For Reel


Sirius (1974)
June 25, 2011, 11:01 pm
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Director: Frantisek Vlácil

Due to the political climate of the period, Frantisek Vlácil was restricted from making feature length films throughout much of the 1970s. In response, he completed a number of short films and, in the case of Sirius, a film intended for a younger audience. Frantisek, the young protagonist, has deified his Alsatian by naming him Sirius after the “Dog Star”, the brightest star visible from Earth. The metaphor serves as a means to articulate resurrection, suggesting that, while the star will disappear below the horizon in a few thousand years, it will one day return. Setting the picture during the Holocaust also reveals that this is more than a simple allegory about grief – one might refer to Sirius as a stand-in for the casualties of war, whose memory will not be lost in time. Frantisek’s father is captured by the Germans and, when the occupiers begin to round up the village dogs in order to train them as part of the Nazi patrol teams, Frantisek boards Sirius out of their sight. This material is hardly what one would consider to be child-friendly – despite the charming, almost telepathic connection that Frantisek has with his dog – but what makes the film so successful is Vlácil’s ability to use a childlike subjectivity in dealing with war. Frantisek is awe-struck and confused by his surroundings, only having a vague awareness about what is transpiring around him.

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Valley of the Bees (1968)
June 8, 2011, 8:38 pm
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Director: Frantisek Vlácil

Frantisek Vlácil’s second medieval period peace, filmed back-to-back with his oft-praised Marketa Lazarová, distances itself from Vlácil’s earlier efforts with an episodic, sprawling narrative. Rather than capturing a modestly scaled, intimate relationship between two people within a confined space of time, Valley of the Bees concerns the growth of Ondrej, a young Teutonic Knight, who, having been brutally assaulted by his father early in life, has developed his own violent tendencies. This violence is contrasted heavily with the religious zealotry that we see throughout the film – in prayer, two knights lay naked on a beach and allow the tide to torture their bodies, and later Ondrej’s step-mother is seen flagellating herself. With a reoccurring motif of dogs, who seem to represent the most carnal, uncivil desires of man, Vlácil criticizes religious doctrine as being a thinly-veiled disguise that distances us from animals only on the uppermost surface level.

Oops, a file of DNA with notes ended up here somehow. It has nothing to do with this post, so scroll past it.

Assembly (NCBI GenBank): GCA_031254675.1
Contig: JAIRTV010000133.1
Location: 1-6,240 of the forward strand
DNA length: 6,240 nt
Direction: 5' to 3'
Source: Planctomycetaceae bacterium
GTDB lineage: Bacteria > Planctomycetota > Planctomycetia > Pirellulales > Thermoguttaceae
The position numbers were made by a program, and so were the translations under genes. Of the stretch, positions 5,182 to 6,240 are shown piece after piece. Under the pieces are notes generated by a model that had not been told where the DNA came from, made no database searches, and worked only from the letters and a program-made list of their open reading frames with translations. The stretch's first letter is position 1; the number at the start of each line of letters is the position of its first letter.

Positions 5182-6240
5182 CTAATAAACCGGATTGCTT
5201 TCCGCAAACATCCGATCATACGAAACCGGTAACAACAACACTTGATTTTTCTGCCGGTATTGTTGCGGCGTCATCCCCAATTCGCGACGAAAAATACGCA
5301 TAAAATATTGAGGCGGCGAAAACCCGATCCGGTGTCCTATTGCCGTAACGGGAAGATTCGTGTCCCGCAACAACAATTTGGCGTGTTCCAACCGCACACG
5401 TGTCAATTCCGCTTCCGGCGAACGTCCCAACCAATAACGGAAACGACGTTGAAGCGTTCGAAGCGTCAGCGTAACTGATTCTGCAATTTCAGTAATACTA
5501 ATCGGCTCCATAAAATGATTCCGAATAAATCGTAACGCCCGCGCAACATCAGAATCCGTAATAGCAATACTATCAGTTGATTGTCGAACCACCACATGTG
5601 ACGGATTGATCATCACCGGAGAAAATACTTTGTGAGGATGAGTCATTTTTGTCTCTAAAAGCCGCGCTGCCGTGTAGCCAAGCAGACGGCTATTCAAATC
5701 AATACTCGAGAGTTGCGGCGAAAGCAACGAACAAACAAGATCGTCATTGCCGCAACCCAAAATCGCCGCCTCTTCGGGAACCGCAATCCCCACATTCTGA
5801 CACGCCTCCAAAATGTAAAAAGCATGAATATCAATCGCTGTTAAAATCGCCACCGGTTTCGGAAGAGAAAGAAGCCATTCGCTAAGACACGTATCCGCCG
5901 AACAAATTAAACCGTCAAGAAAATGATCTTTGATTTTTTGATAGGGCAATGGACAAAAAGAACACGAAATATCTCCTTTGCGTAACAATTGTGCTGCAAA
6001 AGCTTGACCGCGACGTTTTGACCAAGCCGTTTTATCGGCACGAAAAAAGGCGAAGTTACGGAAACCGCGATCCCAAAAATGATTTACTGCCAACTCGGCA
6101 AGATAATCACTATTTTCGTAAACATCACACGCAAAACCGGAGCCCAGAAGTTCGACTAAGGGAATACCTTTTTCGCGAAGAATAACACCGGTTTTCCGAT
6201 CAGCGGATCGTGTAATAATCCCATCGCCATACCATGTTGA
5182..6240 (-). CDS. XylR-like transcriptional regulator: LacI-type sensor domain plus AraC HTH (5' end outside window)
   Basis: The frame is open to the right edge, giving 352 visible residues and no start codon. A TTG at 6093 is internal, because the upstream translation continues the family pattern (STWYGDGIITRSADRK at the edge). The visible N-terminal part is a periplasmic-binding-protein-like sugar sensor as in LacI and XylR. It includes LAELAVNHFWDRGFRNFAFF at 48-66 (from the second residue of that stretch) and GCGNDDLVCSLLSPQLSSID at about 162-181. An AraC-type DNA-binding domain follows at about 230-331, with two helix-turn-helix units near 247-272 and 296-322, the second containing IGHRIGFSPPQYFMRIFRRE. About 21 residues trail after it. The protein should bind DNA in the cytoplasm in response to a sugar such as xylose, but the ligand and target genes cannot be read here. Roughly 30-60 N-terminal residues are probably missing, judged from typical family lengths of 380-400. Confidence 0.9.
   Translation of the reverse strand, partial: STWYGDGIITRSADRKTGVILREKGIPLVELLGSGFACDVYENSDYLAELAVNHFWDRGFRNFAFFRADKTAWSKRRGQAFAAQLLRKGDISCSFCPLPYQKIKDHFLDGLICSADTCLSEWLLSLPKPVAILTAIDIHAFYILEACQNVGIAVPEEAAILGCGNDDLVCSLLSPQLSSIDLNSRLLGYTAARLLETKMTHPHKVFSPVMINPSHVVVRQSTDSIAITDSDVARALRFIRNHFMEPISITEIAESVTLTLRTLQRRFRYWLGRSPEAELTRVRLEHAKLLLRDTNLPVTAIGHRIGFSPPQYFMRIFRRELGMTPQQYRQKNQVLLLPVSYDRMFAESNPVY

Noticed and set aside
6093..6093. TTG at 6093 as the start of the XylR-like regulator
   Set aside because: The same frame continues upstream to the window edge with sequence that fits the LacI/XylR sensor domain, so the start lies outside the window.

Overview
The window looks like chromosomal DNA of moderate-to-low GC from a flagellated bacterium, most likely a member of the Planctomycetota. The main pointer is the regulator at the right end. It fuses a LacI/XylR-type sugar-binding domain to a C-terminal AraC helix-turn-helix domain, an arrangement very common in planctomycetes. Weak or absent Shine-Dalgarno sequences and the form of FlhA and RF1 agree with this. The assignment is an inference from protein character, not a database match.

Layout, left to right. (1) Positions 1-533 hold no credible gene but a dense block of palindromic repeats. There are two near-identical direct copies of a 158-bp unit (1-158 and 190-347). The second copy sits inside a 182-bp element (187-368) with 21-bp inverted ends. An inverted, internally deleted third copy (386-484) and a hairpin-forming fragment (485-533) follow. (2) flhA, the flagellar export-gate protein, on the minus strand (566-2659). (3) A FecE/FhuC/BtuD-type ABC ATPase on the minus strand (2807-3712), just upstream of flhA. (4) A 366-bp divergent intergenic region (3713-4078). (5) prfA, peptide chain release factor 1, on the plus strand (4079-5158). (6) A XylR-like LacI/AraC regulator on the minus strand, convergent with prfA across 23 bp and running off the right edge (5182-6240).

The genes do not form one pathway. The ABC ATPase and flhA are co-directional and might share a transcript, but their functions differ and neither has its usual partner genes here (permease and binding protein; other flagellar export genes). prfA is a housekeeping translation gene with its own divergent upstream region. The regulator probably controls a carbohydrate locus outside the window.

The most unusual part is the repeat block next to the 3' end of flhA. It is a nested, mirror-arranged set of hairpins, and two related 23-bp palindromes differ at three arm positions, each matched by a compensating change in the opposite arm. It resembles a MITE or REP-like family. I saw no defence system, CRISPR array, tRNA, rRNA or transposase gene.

The White Dove (1960)
June 8, 2011, 8:33 pm
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Director: Frantisek Vlácil

The first feature film of the overlooked Czech director Frantisek Vlácil, The White Dove premiered at the Venice Film Festival in 1961 and would help usher in the Czech New Wave of the 1960s. Nearly wordless, the film is a simple allegory about two young children in Belgium and Prague who are united by a white dove. Flight is a motif that would follow Vlácil throughout much of his career – in Glass Skies, one of his short films, a young boy aspires to become a pilot. In Vlácil’s world, it quite often serves as an image of liberation – whether from sociopolitical bindings or inner anguish – and, although uplifting in The White Dove, it can be used to taunt his heroes, such as the doomed lovers-on-the-run in The Shadow of the Fern. Most memorable about The White Dove is its cinematography – much of the film is shot behind panes of glass or even a large fence that surrounds the boy’s apartment complex, juxtaposing the flightless bird with the child’s own isolation.



Serpent’s Poison (1981)
May 27, 2011, 9:32 pm
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Director: Frantisek Vlácil

Following the death of her mother, a young girl seeks out the father she never knew in a small, blue-collar village. Initially appearing to be little more than a film about the emotional awakening of a sullen laborer, the father’s alcoholism becomes the central conflict of the latter half of the film. Although such a premise is at the risk of becoming implausibly over-sensationalized (as is the case with Billy Wilder’s The Lost Weekend), Vlácil’s stark realism knows no ends and the father ultimately sinks further and further into his demons, never to be redeemed. Most memorable about the film is the black-and-white photography of the wintry, snow-swept landscapes, serving to cruelly taunt the father’s inability to thaw from his crippling disease.



The Devil’s Trap (1961)
May 27, 2011, 9:28 pm
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Director: Frantisek Vlácil

The first of Frantisek Vlácil’s three medieval films released during the 1960s (Marketa Lazarová being the most widely known), The Devil’s Trap is a stunning interpretation of the conflict between science and religion. A Jesuit priest arrives at a small, drought-ridden village in 16th-century Bohemia. Despite the conditions, however, a miller continues to prosper due to his studied observations of the land. The priest, confronting the miller, suggests that in looking at the ground he is simply a dog, whereas a man would look to the sky and be led by God. Hypnotically combining the realistic with elements of fantasy – a hollowed underground lair contains three suspicious paths – Vlácil is a remarkable stylist who uses point-of-view shots as evocatively as any of this contemporaries. In one, for example, he sways the camera back and forth to capture the point-of-view of a dancing girl racked with fear and suspicion.